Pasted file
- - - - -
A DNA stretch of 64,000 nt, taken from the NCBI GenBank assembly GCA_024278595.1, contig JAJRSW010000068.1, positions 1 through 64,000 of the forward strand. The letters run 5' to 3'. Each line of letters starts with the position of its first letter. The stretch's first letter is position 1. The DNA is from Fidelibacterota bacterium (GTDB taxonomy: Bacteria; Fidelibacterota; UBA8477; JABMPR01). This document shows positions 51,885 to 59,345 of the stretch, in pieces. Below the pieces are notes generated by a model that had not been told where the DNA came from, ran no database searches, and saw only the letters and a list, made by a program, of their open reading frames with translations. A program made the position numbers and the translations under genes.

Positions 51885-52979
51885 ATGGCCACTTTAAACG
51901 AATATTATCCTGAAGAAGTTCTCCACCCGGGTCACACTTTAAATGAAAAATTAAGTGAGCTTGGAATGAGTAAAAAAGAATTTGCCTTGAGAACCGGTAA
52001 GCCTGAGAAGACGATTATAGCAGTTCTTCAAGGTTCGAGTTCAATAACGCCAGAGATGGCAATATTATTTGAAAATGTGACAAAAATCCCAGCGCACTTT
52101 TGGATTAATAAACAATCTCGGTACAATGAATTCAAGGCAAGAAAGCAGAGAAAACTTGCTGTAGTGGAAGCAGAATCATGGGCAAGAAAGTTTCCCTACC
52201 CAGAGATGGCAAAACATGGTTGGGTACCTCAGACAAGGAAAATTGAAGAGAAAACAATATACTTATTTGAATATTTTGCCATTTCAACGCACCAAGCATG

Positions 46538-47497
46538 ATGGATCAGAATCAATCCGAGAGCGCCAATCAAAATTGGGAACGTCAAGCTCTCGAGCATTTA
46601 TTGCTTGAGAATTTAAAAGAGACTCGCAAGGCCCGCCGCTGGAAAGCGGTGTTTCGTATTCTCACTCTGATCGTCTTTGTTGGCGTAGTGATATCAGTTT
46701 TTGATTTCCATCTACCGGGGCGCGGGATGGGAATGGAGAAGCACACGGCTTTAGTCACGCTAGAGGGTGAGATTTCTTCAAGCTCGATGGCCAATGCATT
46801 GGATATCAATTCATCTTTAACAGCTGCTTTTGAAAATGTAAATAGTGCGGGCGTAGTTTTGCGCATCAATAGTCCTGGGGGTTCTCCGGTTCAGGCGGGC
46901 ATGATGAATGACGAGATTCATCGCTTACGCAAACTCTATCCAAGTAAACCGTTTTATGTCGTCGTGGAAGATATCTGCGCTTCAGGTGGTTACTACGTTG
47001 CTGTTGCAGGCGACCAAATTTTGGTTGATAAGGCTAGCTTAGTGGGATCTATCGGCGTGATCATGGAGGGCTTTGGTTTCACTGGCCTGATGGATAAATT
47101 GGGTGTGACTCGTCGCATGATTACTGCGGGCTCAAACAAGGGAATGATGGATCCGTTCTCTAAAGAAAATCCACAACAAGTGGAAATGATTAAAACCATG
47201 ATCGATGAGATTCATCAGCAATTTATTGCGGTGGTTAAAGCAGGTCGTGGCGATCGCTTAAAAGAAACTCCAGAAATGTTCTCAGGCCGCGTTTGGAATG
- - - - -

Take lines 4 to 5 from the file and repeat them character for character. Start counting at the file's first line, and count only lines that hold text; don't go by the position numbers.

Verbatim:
51901 AATATTATCCTGAAGAAGTTCTCCACCCGGGTCACACTTTAAATGAAAAATTAAGTGAGCTTGGAATGAGTAAAAAAGAATTTGCCTTGAGAACCGGTAA
52001 GCCTGAGAAGACGATTATAGCAGTTCTTCAAGGTTCGAGTTCAATAACGCCAGAGATGGCAATATTATTTGAAAATGTGACAAAAATCCCAGCGCACTTT